THE UNITED NATIONS' PEACEKEEPING DOCTRINE by olr10626

VIEWS: 30 PAGES: 4

									                 Centre Thucydide Seminar Organised for the DAS
                               on February 9th / 10th, 2007


           THE UNITED NATIONS' PEACEKEEPING DOCTRINE


                                HCCEP Study # 2006 / 198




                                 SUMMARIZATION

1. On the basis of the DPKO project, elaborating a doctrine on peace operations, Peace
Operations 2010, and as part of a research agreement with the Ministry of Defence DAS, the
Centre Thucydide has organised a seminar on February 9th and 10th, 2007, in Paris, on
peacekeeping operations’ conditions for success. This seminar has benefited from the input
of many stakeholders in these operations: militaries from various nationalities and DPKO
officials, including the SGA, as well as independent experts.


2. After the seminar's framework and objectives had been exposed, the following points
have been dealt with: designing and planning operations (problems associated with the UN
decision-making process ; problems associated with the mandate elaboration); capacity-
related problems (relations with troops and police contributors;       the weight of Western
nations and the case of UNIFL) ; leadership and control questions (dual leadership chain ;
the first lessons that can be drawn from the DPKO UNIFL strategic unit) ; integrating civilian
and military assignments (distributing tasks between civilian and military departments ;
coordinating military activities and police assignments); the part played by regional actors in
crisis management (input of the AU and sub-regional organisations to crisis management in
Africa ; the dedication of the European Union to the UN - the case of Eufor / Congo ;
coordination problems between the UN, the EU and the others) ; local partnerships
(identifying and selecting field actors ; contacts and negotiations with local populations : the
Haiti case) ; a case study : the Ivory Coast (its articulation between OPEX and PKO ;
peacekeeping and political reconstruction).


3. This report puts discussions within the general context of peacekeeping operations and
their evolution. Then, it deals with the main questions studied during the seminar, pertaining
to: (a) the legitimacy of operations decided by the Security Council, the operation mandate


                                               1
and commitment rules ; (b) the capacity, leadership and control issue ; (c) articulating civilian
and military assignments, with the input from NGOs and specific problems, with the insertion
of police assignments ; (d) regional actors and local partnerships ; (e) two case studies : the
Ivory Coast and Lebanon, situations in which France has played a particularly significant
part, and continues to do so. These two cases have made it possible to evoke the innovation
that was the establishment of a strategic military unit for Lebanon, and, concerning the Ivory
Coast, the protection mechanisms for a peacekeeping force, by an exterior operation able to
use weapons.


4. The specific observations expressed and discussed during the study of these different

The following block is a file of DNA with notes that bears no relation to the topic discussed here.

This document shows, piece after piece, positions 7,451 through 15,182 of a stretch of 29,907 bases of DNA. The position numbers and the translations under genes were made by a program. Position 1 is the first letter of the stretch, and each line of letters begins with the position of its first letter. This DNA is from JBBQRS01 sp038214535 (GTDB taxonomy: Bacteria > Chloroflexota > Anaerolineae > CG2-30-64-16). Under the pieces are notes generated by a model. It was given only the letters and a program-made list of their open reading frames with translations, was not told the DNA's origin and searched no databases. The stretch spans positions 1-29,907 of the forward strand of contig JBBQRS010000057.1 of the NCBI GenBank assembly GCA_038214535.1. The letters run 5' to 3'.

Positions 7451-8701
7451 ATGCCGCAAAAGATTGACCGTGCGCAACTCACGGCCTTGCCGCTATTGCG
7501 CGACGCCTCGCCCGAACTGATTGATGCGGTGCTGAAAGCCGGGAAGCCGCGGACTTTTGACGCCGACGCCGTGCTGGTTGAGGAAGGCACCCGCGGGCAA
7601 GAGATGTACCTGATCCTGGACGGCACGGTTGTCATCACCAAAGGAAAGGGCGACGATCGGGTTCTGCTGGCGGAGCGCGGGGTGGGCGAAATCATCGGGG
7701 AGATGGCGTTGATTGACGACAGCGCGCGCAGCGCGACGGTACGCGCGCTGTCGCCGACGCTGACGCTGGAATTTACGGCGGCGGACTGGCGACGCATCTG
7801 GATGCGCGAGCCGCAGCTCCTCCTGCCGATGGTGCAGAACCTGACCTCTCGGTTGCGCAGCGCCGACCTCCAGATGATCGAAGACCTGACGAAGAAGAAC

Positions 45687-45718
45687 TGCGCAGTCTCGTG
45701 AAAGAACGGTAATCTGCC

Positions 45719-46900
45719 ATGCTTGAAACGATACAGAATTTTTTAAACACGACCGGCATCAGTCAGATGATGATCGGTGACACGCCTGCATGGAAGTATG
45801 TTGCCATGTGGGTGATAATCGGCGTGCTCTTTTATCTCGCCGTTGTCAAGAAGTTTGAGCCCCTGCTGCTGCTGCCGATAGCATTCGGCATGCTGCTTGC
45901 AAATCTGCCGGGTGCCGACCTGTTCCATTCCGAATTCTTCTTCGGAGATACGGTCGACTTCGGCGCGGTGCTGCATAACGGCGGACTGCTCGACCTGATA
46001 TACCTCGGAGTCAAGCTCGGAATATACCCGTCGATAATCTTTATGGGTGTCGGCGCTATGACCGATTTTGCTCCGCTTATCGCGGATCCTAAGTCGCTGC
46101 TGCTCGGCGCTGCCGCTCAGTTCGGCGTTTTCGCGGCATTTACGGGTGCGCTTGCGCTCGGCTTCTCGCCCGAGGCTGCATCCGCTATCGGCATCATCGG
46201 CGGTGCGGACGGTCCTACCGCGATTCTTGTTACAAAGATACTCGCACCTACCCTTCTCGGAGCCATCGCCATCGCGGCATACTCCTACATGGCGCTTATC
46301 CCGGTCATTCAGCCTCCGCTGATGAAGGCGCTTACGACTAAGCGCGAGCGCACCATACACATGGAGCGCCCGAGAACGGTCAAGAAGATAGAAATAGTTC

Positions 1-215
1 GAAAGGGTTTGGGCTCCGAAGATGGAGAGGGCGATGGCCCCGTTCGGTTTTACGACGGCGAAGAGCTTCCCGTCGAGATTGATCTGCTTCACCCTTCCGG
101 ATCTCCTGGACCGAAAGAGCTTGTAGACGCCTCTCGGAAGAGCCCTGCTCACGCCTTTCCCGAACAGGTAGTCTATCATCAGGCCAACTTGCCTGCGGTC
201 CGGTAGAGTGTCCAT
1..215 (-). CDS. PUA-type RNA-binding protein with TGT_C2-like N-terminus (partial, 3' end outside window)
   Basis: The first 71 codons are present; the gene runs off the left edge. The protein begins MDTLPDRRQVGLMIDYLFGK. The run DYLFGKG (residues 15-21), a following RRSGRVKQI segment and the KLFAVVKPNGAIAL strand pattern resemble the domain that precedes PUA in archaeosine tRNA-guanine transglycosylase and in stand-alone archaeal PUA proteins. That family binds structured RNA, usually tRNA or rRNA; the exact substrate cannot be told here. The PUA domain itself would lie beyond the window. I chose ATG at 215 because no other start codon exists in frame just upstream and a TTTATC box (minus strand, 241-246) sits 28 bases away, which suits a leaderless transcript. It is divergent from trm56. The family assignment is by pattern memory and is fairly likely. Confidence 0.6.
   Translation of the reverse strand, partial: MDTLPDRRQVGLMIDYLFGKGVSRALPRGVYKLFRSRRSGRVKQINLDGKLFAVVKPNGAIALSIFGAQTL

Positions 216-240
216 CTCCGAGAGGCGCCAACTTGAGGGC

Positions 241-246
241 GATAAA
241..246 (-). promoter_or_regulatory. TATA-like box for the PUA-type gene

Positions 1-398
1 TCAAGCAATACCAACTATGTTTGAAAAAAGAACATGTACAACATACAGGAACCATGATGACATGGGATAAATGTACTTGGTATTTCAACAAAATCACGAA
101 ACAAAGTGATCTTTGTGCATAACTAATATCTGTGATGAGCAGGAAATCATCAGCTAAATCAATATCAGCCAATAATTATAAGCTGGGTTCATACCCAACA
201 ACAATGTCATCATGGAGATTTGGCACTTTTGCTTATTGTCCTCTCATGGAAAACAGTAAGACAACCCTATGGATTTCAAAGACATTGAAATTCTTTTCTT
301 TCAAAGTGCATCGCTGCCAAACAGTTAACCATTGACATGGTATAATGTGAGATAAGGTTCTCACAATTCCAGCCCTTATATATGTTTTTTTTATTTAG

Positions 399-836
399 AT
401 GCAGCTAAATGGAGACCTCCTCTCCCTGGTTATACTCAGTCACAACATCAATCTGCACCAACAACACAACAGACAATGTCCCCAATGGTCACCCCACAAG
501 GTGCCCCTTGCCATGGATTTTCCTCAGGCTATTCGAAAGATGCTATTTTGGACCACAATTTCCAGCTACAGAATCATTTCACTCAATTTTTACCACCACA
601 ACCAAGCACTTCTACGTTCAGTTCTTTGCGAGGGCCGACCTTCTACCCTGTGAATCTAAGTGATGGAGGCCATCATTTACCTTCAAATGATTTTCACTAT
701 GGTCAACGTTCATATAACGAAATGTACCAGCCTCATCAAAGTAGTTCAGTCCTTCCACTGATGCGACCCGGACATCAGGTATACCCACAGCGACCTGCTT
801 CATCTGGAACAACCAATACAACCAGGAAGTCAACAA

points can hardly be summarized in some phrases that would deface their pithiness and
diversity. The gist of these presentations and discussions will be evoked here instead. It
points more towards adjustments in peace operations than towards a conceptual and
institutional breach, considering that political and structural constraints still frame the
operations, determining their limits as well as their achievements. The peace operations
instrument has evolved, and it will do so again. It is pragmatic by nature and must make the
most of acquired experiences and field situations. Considering its existential nature, it must
adjust both to the demands resulting from ever-changing crises and conflicts and to the
responses that the United Nations and their member states may be able to have, with the
help of other international institutions, especially regional institutions, NGOs and local
partnerships.




5. If one goes through the criteria set up by the DPKO for an operation’s success, in its draft
doctrine Peace Operations 2010, one notices that several of these, yet not all of them, have
been explored during the seminar. These are the following:


   -   The existence of a peace that must be maintained
   -   The Security Council’s unanimous support
   -   The main regional actors’ support
   -   A clear and achievable mandate, with the resources necessary to its accomplishment
       made available
   -   Setting up a comprehensive strategy ensuring an orderly transition between the
       different post-conflict intervention phases.


Such an approach may be somewhat academic, or bureaucratic. A different spirit prevailed
during the seminar. The emphasis was put more on making a critical analysis of the


                                               2
operations’ reality than on defining optimal options, in the logic of experience feedback.
Pointing towards the path yet to be trodden to comply with criteria or provisions, rather than
pondering their meaning, is the benefit that derives from this. Another benefit is to draw on
more concrete data: judging from those criteria as a whole, and if all of them should be
complied with as of now, it does seem that no peace operation could have been launched for